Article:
I should start all this with some boulder-sized caveats. Cody Rhodes is responsible for something a lot of us wrestling fans never thought we’d see, and that’s a genuine alternative to WWE on regular TV. Cody basically started AEW on a bar bet. He also is responsible for me becoming aware of companies and wrestling outside of WWE in this phase of my fandom, and without him I likely wouldn’t have discovered NJPW, at least not until much later.
Cody is running a very exciting company, that even with its faults is presenting some of the best wrestling television seen in years, and providing hope for fans and wrestlers that have felt underserved, underused, or underexposed. It truly is a remarkable accomplishment, that in less than two years to go from running an indie show basically to make Dave Meltzer look stupid to creating a company that had one section of WWE on the run.
All that said, Cody still needs to fuck off.
I get it, it’s his company and I imagine one of the perks of having your own wrestling company is getting to insert yourself wherever and however much you please. If Cody’s problem with WWE was that they didn’t utilize him enough or effectively, he’s certainly making up for that now with no one to tell him “no.”
But for months, Cody has been a waste of time. And he keeps wasting time. And the only reason he seems to be on the show is that it’s his show. Cody’s matches always take up a big section in the middle of “Dynamite,” and they haven’t been for a title or in a meaningful feud in forever. They’re simply there because Cody wants them to be. And seeing as how he’s VP, it’s impossible to watch Cody celebrate himself and not wonder, “Couldn’t a women’s match go here? So they’d have more than one per week, y’know?”
Lately, Cody has been even more unchecked. Time was wasted on a gender reveal for his and Brandi Rhodes’s baby, and honestly, the only two people who give a flying fuck about that are Brandi and Cody. TNT then announced a reality show following Cody and Brandi around, in what appears Cody’s never-dying quest to be The Miz. Cody wants to wear the suits, he wants to shape the same persona, he wants to be the same constant presence, even appearing on a game show as Miz once did. Look, I like The Miz a lot, but there’s two things. We only need one of him, and two, Cody is never going to be The Miz. The Miz came from reality television, is about twice the personality (the dude cut a promo during the ESPN Celebrity Softball game at the All-Star break a few years back. There’s no touching him). I have about as much interest in seeing as what goes on in Brandi’s and Cody’s personal life as I do combing through my own shit.
Cody was involved in the Shaquille O’Neal match, because of course he was, that at least acted as the launch point for Jade Cargill’s rise to stardom. It seems no one can go over unless they go through Cody first, except that doesn’t really work when everyone’s eyes glaze over as soon as he appears on screen.
In the ring, Cody’s quest to recreate everything he missed about WCW or right the wrongs done to his father lost their charm long ago. It was fun at first, as his exhibition of Southern wrestling pathos was different than anything else on TV. But with him off the top of the card, it’s just not anymore. It’s no longer a different style on offer and more just, “Cody Does What He Did In His Living Room As A Kid, But On TV Now.”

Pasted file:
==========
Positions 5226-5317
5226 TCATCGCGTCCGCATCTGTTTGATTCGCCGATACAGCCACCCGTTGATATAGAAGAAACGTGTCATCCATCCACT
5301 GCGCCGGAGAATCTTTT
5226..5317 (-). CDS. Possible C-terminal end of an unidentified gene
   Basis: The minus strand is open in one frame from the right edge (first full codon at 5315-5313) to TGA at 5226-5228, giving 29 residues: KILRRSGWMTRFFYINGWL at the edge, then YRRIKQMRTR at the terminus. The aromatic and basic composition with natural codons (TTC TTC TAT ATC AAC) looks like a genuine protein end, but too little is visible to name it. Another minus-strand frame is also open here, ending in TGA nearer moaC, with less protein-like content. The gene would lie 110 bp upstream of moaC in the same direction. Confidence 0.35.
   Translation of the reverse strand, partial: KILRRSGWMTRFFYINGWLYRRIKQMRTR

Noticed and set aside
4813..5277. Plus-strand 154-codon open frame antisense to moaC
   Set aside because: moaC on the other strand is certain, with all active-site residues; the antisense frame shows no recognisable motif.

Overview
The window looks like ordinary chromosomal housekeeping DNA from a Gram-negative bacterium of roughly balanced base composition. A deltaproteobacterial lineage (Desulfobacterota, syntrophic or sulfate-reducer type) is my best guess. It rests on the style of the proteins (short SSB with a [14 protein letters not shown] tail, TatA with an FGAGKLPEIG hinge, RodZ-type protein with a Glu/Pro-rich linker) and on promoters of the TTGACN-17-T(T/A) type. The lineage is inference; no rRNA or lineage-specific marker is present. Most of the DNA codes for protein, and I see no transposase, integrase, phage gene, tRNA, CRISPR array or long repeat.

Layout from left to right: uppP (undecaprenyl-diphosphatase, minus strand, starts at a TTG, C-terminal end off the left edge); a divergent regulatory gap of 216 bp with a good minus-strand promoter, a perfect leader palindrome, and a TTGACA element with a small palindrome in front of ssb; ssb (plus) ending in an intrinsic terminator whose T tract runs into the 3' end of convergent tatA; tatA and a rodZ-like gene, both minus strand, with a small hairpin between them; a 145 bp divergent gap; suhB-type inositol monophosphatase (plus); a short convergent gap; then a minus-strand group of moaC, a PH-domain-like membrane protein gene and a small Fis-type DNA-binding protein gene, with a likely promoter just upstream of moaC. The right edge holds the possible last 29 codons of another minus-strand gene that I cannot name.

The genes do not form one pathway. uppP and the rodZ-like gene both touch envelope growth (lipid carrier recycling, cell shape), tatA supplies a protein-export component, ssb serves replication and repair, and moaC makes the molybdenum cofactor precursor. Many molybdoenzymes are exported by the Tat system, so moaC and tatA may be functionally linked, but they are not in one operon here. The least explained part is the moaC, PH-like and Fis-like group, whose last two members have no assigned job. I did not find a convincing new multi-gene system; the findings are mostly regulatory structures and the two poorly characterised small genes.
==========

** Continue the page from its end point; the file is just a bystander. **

And yet Cody won’t let go, or cede the stage even for just a little bit. Lately, his feud has been with his buddy QT Marshall, who has all the charm and watchability of a plasma donation. He’s only getting the TV time because he’s close to Cody, and everyone knows it. And the time spent on this the past few weeks have been an excellent opportunity to grab a beer and wash the dishes. Yet it gets a big chunk right in the middle of the show every goddamn week and no one cares.
Last night was the absolute hilt, on what otherwise was an excellent, PPV-worthy card on TNT dubbed “Blood & Guts.” The main draw was the nearly hour-long main event, a War Games match between The Pinnacle and The Inner Circle. It certainly lived up to the name, as the violence and blading flowed.
But Cody wasn’t going to let a show dubbed “Blood & Guts” go by without showing the world that no one can bleed like him, at least in his own mind. In what I can only pray was the blow-off match for this utterly useless QT-Cody feud, Cody opened himself up again to try and put some sort of capper on it. That kind of effort for a match and program that flatlined on arrival felt like the definition of overkill. On a night about another blood feud, Cody had to simply insert himself into the night’s theme because how could it possibly go on without him? The fucking balls on this guy.
Perhaps I’m being too tunnel-visioned, and too laser-focused on the women’s division. But it is AEW’s biggest blindspot, and almost all of the problems would be solved by dedicating the 10-15 minutes that are currently used for whatever vanity project Cody has that week for developing more storylines in the women’s division. The company seems determined to waste the momentum derived from the Britt Baker-Thunder Rosa classic. Baker has only been doing promos, and got a three-minute squash match last night on one of the company’s bigger cards. Rosa hasn’t been seen at all. Jade Cargill has gotten a couple video packages. Kris Statlander has returned, but all of these happened one at a time. There’s more to be done.
I hardly expect “Dynamite” to go a long time without featuring any of Cody, Kenny Omega, or The Young Bucks, as they run the damn thing. But the other three are at the top of the card and hold titles. Cody is seemingly spinning his wheels, taking up TV time because….well, because. A break certainly wouldn’t hurt anyone, other than Cody’s image of Cody in his own mind.